“Being There” is Not Enough
Some individuals are multicultural by ethnic background and early childhood experiences. But, can one become multicultural through expatriate assignments as an adult in a multinational company, or just by living and working in multiple countries and cultures? The experience of living in multiple cultures obviously helps, but just “being there” is not enough. One needs to have strong on-going interaction with people belonging to the local culture, and become embedded in the local culture. Expatriate “villages” will not suffice. Beyond mere language fluency, actively learning about the local culture and creating opportunities to experience it first-hand are also needed. Just understanding the behavioural adjustments – for instance in decoding polite “no” answers, or in giving feedback to others without offending them- is not enough, one needs to delve into the underlying “whys”, i.e. the meanings not just the manifestations of culture.
Despite all these efforts, though, “born multiculturals”, for instance with parents from different cultural origins, may still enjoy an advantage: They can bring recollections from childhood to bear on experience later in life. Studying and working abroad as an adult, immigration, or an international marriage may provide the quality of interaction required, but becoming multicultural takes time and effort as several cultures need to be internalised. Further, some immigrants may strongly aspire to adopt the culture of the country they move to, or feel under social pressure to do so, or alternately, find they stay hostage to the culture they came from - for instance by living in an immigrant community and not mastering the local language. Neither can achieve the integration balance so critical to effectively develop and use unique skills as a multicultural manager.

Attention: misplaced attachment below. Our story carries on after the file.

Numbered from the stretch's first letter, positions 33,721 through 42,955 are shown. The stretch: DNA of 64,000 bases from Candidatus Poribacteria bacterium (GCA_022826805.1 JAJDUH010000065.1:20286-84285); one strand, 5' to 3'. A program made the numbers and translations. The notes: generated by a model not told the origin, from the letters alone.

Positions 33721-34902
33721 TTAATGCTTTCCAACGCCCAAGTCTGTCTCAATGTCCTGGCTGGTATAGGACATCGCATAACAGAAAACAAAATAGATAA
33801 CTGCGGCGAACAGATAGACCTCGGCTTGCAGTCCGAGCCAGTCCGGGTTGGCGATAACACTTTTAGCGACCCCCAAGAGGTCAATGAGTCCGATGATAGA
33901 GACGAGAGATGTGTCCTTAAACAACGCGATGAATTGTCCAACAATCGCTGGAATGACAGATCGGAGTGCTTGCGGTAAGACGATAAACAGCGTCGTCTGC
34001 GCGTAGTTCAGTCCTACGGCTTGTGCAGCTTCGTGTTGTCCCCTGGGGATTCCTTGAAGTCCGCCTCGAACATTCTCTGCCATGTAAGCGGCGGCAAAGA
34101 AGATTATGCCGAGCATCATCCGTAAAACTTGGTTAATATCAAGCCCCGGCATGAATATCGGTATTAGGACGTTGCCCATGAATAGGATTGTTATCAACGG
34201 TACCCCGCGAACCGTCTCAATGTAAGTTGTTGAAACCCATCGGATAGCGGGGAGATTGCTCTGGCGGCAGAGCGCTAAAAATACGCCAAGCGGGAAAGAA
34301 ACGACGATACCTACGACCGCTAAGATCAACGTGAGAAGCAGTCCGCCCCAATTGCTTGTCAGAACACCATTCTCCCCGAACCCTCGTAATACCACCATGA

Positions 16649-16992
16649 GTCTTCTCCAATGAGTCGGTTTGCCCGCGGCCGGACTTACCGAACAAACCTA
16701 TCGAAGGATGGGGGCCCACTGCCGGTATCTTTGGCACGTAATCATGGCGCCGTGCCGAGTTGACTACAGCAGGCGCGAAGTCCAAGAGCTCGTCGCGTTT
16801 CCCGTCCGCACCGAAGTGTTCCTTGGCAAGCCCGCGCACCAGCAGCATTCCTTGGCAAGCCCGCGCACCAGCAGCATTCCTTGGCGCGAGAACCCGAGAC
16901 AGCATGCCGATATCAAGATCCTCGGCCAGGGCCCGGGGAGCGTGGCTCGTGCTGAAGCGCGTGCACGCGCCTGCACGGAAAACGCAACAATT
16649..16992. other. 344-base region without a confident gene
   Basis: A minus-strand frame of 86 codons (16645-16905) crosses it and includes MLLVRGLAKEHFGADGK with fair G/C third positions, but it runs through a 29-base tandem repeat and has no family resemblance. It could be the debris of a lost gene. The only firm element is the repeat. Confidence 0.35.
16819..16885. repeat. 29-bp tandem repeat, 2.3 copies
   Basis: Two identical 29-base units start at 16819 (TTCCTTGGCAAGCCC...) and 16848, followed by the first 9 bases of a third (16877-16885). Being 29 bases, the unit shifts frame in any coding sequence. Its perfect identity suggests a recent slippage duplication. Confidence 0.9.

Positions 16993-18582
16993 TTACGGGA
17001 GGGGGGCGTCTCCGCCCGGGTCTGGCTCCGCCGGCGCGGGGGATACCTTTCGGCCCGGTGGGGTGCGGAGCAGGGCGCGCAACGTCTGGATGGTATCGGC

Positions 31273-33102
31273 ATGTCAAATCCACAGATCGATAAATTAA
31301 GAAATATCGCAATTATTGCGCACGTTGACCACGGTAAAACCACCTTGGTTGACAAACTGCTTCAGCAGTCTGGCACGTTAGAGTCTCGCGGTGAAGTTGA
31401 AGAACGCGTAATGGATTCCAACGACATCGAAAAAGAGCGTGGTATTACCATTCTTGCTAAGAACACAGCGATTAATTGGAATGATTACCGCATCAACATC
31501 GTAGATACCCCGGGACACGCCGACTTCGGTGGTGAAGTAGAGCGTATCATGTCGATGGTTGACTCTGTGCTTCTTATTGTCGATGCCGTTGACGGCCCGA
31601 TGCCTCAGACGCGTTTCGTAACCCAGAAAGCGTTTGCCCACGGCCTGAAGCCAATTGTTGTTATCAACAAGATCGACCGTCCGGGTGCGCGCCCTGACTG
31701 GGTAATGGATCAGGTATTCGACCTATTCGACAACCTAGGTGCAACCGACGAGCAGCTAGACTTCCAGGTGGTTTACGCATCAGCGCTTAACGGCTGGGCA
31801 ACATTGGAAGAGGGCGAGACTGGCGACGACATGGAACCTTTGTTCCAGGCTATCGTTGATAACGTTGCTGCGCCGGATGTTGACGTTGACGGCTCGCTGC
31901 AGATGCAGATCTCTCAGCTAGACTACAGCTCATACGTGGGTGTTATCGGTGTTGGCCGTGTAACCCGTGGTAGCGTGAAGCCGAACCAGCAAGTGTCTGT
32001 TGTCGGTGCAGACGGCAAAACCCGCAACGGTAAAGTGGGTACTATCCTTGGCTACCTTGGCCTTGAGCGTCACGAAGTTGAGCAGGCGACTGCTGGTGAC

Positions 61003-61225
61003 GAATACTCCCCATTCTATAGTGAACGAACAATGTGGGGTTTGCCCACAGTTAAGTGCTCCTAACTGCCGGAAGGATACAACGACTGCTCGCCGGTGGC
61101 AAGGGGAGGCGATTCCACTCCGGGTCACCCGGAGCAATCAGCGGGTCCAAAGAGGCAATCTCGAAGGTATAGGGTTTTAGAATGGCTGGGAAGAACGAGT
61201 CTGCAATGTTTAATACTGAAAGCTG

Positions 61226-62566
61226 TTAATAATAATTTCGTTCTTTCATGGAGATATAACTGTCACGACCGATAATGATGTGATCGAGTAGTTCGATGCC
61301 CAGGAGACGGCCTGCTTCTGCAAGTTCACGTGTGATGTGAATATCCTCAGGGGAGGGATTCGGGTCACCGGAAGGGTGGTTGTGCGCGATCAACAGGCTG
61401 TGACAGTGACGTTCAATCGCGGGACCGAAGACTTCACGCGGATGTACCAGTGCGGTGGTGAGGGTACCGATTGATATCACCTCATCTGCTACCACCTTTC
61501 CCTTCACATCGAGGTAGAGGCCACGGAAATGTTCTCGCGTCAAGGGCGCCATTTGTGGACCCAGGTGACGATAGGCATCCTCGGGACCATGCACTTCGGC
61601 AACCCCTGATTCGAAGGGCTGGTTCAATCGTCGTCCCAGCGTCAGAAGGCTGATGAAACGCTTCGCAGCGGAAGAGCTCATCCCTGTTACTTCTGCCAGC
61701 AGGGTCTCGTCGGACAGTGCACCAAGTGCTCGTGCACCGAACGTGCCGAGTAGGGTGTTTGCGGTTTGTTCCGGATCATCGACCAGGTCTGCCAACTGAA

Although the length of exposure to different cultures is not a strong determinant of multicultural skills (beyond a minimum of two years), frequent “rotational assignments” in multinational companies may be detrimental to the development of deep multicultural skills. Long ago André Laurent, the pioneer of this line of research at INSEAD, studied expatriate executives at IBM and other major multinationals. His findings were reported in an evocatively titled article “Once a Frenchman, always a Frenchman”. He observed that experienced expatriates learned to behave as a “global” executive, but this learning effort actually reinforced their identification with their culture of origin. Their social identity (a “global” executive) conflicted with their deeply felt inner personal identity (a member of a “local”--national--culture).
In her study of the “multicultural lives” of many of INSEAD’s MBA students, Professor Linda Brimm, another long time INSEAD faculty member, made similar observations in her book Global Cosmopolitans (Published by Palgrave MacMillan in 2010).
The Multicultural Manager: Integrator or Pioneer?
Managers who find maintaining a balance between their various cultural identities relatively easy may be good “bridges” between their cultures; managers who live their multicultural identity as conflicting may excel at comprehending new cultures, suggesting they should play different roles in a multinational company. Carlos Ghosn, perhaps the paragon of the successful multicultural executive, reflecting on his own experience (in a speech in Prague in October 2012), adds a deeper contrast, arguing that his ability to succeed as CEO of Nissan was enhanced by the combination of being Lebanese (from a multicultural country he described as a crossroad of warring armies and conflicting religions) and Brazilian (a country he described as a peaceful example of integrated multiculturalism) and having become a French engineer. This is multiculturalism times two, or three!
The operational link between HR policies and the opportunities offered by multicultural managers as “hidden gems” remains largely to be built, and more research is needed on these issues. Multicultural managers at companies such as L’Oreal have emerged from the growing pool of “international talent” over the past decade, bringing their experience and insights into “new markets”. It hasn’t taken long for their colleagues to become aware of their unique skills, and of their usefulness.
Bur for every one company that recognises the opportunity offered by multicultural managers, how many miss it entirely?
Yves Doz is the Solvay Chaired Professor of Technological Innovation at INSEAD. He was Dean of Executive Education (1998-2002) and Associate Dean for Research and Development (1990-1995) at INSEAD.